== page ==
Although much is known about the life and accomplishments of Lloyd Carlton Stearman, little is known about an agricultural aircraft he designed for production in 1944. Recently, a carton of blueprint drawings have surfaced containing all structural drawings for the Stearman SA-1 agricultural aircraft. The carton was found many years ago in the old operations building on Eagle Field by Tom Louden and recently have found their way to me through Bruce McElhoe. Not much data can be found regarding this aircraft, so this article attempts to bring forward information on the SA-1 Stearman design.

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fig. 1

In Fig.1, piles of the Stearman SA-1 drawings separated according to the prefix preceding the number – A, B, C, D, E, H and supplier drawings from Cleveland Pneumatic, Pratt and Whitney, Continental Motors, Wagner Electrical, Goodyear Tire and Rubber Company, etc. There are a total of 78 blueprint drawings in the file, plus another 19 drawings from the Stearman Aircraft Company and the Boeing Airplane Company, Wichita, Kansas that are from the model 75 and E75N1. Possibly these were reference drawings so Lloyd would not have to redesign such items as oil tank, wing ribs, fuel tank, brake installation, Lycoming R-680-17 engine installation, etc. To trace Stearman’s SA-1 design it will be necessary to follow his career in the 1940’s beginning with his appointment as manager of the Airplane Division of the Harvey Machine Company. Harvey Aluminum had a plant in Torrance, California adjacent to the Douglas Aircraft plant back in the late 1950’s. While Harvey Aluminum plants had locations worldwide, the business was founded in 1914 by Leo Harvey, the son of a small factory owner in Lithuania. Harvey immigrated to the United States and found employment with the Hot Point Company in Ontario, California. Harvey started his own business in 1914, hiring two men to work in his small shop in downtown Los Angeles. By 1920 the company employed more than 300 people and was named Harvey Machine Company. Harvey took out numerous patients in specialized machinery and equipment and one of his patients included that for a peel-off, pop-top aluminum can. It was this machine business that Lloyd Stearman was employed in 1941. There he designed aircraft engine cowlings for manufacture by the company for the military at a plant in Long Beach, California.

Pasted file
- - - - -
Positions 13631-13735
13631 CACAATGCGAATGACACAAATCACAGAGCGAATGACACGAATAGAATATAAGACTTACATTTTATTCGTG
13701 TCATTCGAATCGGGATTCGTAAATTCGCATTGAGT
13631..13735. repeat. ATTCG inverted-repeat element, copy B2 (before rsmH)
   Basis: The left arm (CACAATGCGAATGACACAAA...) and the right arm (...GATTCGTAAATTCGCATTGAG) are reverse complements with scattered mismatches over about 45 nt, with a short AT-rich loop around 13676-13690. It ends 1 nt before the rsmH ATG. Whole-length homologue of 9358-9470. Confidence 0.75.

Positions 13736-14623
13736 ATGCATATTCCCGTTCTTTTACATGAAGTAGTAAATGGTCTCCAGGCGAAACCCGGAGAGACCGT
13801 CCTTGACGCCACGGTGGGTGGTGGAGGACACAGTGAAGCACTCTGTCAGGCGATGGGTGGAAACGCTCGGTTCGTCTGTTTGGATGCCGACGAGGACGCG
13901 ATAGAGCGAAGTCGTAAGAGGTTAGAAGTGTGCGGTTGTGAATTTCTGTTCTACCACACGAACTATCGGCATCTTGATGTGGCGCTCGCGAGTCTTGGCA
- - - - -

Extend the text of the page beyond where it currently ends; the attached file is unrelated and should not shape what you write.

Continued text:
Agricultural aircraft was still one of Stearman’s main focus points and near the close of WW2 he resigned from the Harvey Machine Company and began designing a specialty biplane for use in agricultural pest control. Based on the dates found in the drawing title blocks, Stearman must have been designing the airplane while still at Harvey and before he moved to Dos Palos because the military was still using Eagle Field for primary flight training.